Then on Friday night, MoMA's Titus 1 theater will host a symposium featuring the producer, screenwriter, and film educator James Schamus as he moderates a discussion with Doug Liman, director of the first "Bourne" film, and Dr. Giulio Tononi, a prominent psychiatrist and neuroscientist with a particular interest in the real-life underpinnings of the kind of memory disorders that are the basis for Jason Bourne's dramatic on-screen struggles.
As far as the successful Bourne trilogy is concerned, Greengrass admitted that shooting the latest in the Matt Damon feature films – Bourne Ultimatum – ran into problems when they filmed at Waterloo Station in London – because too many on-lookers tried to capture the chase scene on their mobiles and camcorders.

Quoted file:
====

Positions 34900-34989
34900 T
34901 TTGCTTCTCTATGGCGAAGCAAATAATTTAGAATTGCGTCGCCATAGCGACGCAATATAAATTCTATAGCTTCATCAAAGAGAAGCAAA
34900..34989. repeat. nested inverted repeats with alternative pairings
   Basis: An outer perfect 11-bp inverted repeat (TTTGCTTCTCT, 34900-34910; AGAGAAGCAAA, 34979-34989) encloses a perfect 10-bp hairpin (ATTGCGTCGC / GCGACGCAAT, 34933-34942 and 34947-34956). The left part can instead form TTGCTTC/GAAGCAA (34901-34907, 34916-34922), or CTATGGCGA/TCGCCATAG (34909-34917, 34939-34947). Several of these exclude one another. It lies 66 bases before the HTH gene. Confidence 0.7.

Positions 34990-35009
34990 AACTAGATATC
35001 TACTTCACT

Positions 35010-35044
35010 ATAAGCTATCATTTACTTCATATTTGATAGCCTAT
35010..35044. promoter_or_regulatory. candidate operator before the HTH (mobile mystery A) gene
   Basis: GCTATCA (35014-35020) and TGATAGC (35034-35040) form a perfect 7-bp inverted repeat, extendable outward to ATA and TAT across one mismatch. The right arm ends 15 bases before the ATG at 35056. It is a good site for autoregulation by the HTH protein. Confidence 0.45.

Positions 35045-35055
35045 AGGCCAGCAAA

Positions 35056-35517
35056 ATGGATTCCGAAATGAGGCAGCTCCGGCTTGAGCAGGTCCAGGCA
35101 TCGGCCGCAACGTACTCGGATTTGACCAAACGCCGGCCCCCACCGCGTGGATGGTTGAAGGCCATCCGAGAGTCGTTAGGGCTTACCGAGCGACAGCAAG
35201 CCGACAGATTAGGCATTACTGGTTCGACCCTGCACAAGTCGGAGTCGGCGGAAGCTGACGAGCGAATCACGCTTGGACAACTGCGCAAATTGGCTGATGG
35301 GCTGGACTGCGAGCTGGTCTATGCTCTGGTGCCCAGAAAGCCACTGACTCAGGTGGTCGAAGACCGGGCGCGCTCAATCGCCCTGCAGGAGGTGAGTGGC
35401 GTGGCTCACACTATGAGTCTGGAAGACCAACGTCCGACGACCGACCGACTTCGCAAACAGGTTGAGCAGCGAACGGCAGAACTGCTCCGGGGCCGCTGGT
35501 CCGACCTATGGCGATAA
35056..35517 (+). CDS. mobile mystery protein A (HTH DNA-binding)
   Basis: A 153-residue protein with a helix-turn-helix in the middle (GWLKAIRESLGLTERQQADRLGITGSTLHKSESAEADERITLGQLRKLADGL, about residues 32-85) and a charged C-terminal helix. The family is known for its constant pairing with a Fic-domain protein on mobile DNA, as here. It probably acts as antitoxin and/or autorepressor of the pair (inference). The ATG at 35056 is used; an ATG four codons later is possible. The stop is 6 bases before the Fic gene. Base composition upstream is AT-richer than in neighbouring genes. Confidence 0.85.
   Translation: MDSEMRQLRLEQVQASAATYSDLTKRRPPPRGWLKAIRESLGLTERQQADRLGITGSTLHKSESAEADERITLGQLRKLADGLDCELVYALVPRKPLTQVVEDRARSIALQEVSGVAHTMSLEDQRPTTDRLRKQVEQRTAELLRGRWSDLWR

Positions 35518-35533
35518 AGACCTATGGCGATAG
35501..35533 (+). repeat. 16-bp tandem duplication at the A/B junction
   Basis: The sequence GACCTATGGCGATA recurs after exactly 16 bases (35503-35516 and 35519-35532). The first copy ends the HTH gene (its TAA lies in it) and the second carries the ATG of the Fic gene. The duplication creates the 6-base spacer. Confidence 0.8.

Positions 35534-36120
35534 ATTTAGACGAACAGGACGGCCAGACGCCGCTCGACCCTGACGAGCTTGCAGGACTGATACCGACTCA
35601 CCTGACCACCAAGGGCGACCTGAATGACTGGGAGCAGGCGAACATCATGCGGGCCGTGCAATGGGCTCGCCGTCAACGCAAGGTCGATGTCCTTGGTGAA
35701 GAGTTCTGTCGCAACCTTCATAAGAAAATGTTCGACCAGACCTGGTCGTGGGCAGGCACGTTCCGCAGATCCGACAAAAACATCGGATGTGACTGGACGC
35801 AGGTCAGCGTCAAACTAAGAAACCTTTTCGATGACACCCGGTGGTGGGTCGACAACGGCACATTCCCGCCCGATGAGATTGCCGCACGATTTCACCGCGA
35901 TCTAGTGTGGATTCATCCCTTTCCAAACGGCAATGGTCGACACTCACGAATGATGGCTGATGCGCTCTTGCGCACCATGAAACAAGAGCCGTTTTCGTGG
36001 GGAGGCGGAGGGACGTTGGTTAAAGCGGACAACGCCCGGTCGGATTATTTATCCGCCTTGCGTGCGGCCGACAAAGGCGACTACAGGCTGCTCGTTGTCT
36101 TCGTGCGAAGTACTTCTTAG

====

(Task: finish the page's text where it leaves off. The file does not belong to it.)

"We would have to get a dummy camera out and then nip around the corner and shoot," he said. "By the time we started making it, so many people had been snatching shots that I would log onto YouTube and would see my own sequence cut together with one someone had shot and had added music to it."
The actor acknowledges that, by contrast, he has had to grapple with the production when it happens behind the camera. "Generally, the discussions concern money," he said, saying that in the case of 'The Good Shepherd' (2006), "Matt Damon was always present in times of pressure."
He does not seem discouraged, since he is working on a sequel to it. "I hope that it will premiere within three or four years. I do not think I will make more than five movies in my life and that is if I'm lucky. This will be the third," he said.